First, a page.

I wish this great and historic company well, on the remainder of this tour and for their future endeavors. It’s a brave thing to dismantle, to leave behind, to let one’s personal ephemera fade away. But as any dancer can attest, it’s simply what we do.

Trisha Brown Dance Company performs Proscenium Works: 1979-2011 in the McGuire Theater March 12-15. 

The ‘Golden Gestalts’ of Alvin Curran and Trisha Brown

The Trisha Brown Dance Company‘s performances at the Walker this week highlight their namesake’s dedication to the exploration of movement over that last 30 years. The music they move to reveals Brown’s engagement of unique compositional voices in this exploration. Their performances include music from experimental powerhouse Laurie Anderson and the master of chance John […]

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I’m going to toss my arms- if you catch them they’re yours, Trisha Brown Dance Company, with music by Alvin Curran. Photo: Stephanie Berger

The Trisha Brown Dance Company‘s performances at the Walker this week highlight their namesake’s dedication to the exploration of movement over that last 30 years. The music they move to reveals Brown’s engagement of unique compositional voices in this exploration. Their performances include music from experimental powerhouse Laurie Anderson and the master of chance John Cage. Alvin Curran will join the company at the Walker for a rare live accompaniment of Brown’s piece I’m going to toss my arms—if you catch them they’re yours.

Curran has been one of the leading experimental composers of the late 20th and 21st centuries, most known for his incorporation of electronics and found recordings. As a student of Elliot Carter’s at Yale, he received a rigorous education in midcentury avant-garde music. His own works built from and grew beyond this tradition, incorporating improvisation and technology to make a style completely his own. “This is part of the problem, carrying my own work around with me all of these years,” he told NewMusicBox, “because it isn’t all in one bag. It’s a bunch of bags.” His compositions are often as much improvised as they are composed, and electronics, installations, and recordings are common in his work. They call for instruments from flugelhorns to hotplates. Curran notes the uniqueness of our point in history, when composers have a wide range of styles and sounds both new and old at their fingertips, easily reproduced through technology. He calls this great synthesis “the new common practice,” “the direct unmediated embracing of sound, all and any sound, as well as the connecting links between sounds, regardless of their origins, histories or specific meanings.”

In the ’70s, Curran presented his music at the Walker on two occasions. His first visit was in 1977 with Musica Elettronica Viva, a group of electronic improvisors he founded with composers Richard Teitelbaum and Frederic Rzewski. He returned the following year to present a show of his solo work. The centerpiece of the evening was Light Flowers, Dark Flowers, billed as a structural improvisation featuring a tape recording, piano, “a section for ocarina, a monologue about the Trojan wars and a trip to the moon”.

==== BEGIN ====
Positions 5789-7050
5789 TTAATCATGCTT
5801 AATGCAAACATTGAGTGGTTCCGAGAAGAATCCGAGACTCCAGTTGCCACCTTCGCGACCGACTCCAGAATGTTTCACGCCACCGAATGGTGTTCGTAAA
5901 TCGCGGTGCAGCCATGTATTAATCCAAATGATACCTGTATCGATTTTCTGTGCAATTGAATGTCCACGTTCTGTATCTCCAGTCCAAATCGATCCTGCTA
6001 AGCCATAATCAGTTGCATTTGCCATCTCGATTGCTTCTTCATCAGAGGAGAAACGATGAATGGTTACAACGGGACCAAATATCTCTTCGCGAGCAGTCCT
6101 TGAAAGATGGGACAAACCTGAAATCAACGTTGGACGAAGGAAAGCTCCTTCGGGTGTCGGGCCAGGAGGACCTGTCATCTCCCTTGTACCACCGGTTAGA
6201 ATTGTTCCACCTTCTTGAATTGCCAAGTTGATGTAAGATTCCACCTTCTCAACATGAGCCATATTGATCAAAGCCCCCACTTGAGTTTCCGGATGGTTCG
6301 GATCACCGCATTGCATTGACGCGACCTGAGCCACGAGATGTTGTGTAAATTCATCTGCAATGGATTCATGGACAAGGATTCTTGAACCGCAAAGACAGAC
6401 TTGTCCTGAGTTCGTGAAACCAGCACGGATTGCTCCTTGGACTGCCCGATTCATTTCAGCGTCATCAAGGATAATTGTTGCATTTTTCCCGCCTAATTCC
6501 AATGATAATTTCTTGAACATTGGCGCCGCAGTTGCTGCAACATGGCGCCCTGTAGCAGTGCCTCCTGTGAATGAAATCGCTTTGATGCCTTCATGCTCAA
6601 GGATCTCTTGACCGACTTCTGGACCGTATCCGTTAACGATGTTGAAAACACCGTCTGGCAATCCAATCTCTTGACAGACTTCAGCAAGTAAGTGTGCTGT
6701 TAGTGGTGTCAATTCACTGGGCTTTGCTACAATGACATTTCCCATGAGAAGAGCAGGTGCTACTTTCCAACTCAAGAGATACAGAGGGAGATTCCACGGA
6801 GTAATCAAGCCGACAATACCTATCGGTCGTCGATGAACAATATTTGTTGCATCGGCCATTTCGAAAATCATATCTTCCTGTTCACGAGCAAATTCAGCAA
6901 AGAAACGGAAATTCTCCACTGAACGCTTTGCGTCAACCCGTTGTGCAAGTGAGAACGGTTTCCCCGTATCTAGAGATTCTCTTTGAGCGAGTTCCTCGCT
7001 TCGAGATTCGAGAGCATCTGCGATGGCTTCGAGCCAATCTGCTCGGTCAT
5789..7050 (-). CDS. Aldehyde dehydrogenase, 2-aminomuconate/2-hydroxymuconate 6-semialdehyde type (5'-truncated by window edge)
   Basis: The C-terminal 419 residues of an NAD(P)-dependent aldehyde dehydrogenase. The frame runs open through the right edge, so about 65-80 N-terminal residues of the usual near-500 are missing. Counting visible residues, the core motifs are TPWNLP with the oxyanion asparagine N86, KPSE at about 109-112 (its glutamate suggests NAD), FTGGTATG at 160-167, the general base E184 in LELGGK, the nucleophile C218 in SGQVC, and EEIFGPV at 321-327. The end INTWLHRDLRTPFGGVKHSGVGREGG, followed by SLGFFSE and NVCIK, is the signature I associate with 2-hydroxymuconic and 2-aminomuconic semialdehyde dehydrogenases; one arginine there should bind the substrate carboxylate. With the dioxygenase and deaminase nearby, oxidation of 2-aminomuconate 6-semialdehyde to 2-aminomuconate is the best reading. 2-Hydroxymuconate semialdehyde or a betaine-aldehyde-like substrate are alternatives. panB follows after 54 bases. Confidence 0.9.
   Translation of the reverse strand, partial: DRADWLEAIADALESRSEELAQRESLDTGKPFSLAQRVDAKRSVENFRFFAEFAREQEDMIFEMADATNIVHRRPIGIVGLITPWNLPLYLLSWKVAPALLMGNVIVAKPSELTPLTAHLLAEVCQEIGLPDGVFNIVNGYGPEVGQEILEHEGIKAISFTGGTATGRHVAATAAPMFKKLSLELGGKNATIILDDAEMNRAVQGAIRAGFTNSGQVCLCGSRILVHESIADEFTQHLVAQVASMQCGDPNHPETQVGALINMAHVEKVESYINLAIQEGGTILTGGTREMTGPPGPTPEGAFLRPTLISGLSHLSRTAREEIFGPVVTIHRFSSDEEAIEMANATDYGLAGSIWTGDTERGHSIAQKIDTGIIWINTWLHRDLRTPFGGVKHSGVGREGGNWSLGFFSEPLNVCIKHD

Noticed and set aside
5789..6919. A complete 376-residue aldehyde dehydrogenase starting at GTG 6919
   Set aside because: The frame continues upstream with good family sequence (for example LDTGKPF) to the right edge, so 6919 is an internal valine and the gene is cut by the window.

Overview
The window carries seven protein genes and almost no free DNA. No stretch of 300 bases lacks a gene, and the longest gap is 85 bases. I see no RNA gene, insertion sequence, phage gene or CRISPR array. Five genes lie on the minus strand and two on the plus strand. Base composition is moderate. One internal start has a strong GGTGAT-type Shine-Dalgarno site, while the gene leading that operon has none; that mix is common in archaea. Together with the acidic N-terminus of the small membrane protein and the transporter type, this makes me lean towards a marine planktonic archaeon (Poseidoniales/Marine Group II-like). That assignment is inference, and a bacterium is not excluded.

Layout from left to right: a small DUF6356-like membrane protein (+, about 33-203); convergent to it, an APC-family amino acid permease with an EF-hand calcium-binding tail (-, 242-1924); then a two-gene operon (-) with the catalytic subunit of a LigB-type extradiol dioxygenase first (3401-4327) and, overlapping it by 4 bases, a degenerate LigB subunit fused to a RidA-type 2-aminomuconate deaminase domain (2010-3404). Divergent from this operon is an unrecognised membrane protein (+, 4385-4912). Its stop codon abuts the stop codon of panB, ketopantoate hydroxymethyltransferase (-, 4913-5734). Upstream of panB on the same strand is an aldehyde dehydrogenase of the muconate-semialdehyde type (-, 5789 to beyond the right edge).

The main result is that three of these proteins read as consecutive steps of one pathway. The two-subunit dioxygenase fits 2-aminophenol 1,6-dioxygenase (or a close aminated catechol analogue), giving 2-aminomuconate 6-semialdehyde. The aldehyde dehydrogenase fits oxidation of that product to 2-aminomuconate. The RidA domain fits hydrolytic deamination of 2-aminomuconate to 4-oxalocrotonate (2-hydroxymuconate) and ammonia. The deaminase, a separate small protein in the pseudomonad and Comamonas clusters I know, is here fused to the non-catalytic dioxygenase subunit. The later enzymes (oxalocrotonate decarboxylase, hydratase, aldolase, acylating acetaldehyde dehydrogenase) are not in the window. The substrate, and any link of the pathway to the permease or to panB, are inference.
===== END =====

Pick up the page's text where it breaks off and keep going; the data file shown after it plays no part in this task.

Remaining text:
Curran’s music of synthesis lends itself well to experimental dance, and he composes frequently for movement. He believes that “sound and image together create an infinity of meanings, timbres, energies, and emotions that would be impossible to achieve using either alone,” making Brown an ideal collaborator. The two have been working together regularly since 1991, when she called Curran asking for some last-minute music for a piece of hers. In his work with dancers, he strives for a unity of the senses, what he calls “golden gestalts when one ecstatically hears movement and sees sound.” Brown’s natural yet investigative choreography serves this goal well, and Curran has the utmost respect for her and her art. “I’m sure like any angel she has some faults,” he writes. “I’ve just never seen them”.

I’m going to toss my arms—if you catch them they’re yours, accompanied by Curran’s work, premiered in Paris in 2011, and the company has been performing it steadily ever since. The dancers’ movements are natural, comfortable, and rooted as they progress from isolation to contact throughout the piece. Their white costumes are slowly destroyed and blown away by the fans that share the stage, revealing brightly colored swim gear beneath.

Curran’s accompanying piece, Toss and Find, is a reflective sonic backdrop for the movement on stage. Curran, on piano, joins a prerecorded tape with electronics and sounds of everyday life. Beginning well after the dancers have begun, the sound creeps in with drones and static that becomes increasingly shrill. The piano enters with sparse, pointed octaves. Eventually the elemental sound of a horn is heard, its open intervals recalling the creation of the world as told musically by Mahler or Bruckner. As the dancers’ bodies begin to interact and their papery clothes have been shed, children’s voices appear, and Curran introduces an entire scale, creating dissonances with the recording. His score of found sounds and simple motives is engaging alone, but it is made complete by its physical manifestation, the dancers’ movements translating with their bodies.

“The human animal is eminently musical,” wrote Curran in a New York Times editorial. “Human music is a vehicle for personal and collective enjoyment and expression, and a means to transcend time and place.” The synthesis of his music with Brown’s choreography heightens this collective expression. As bodies move through and with his music, we may be moved to transcendence as well.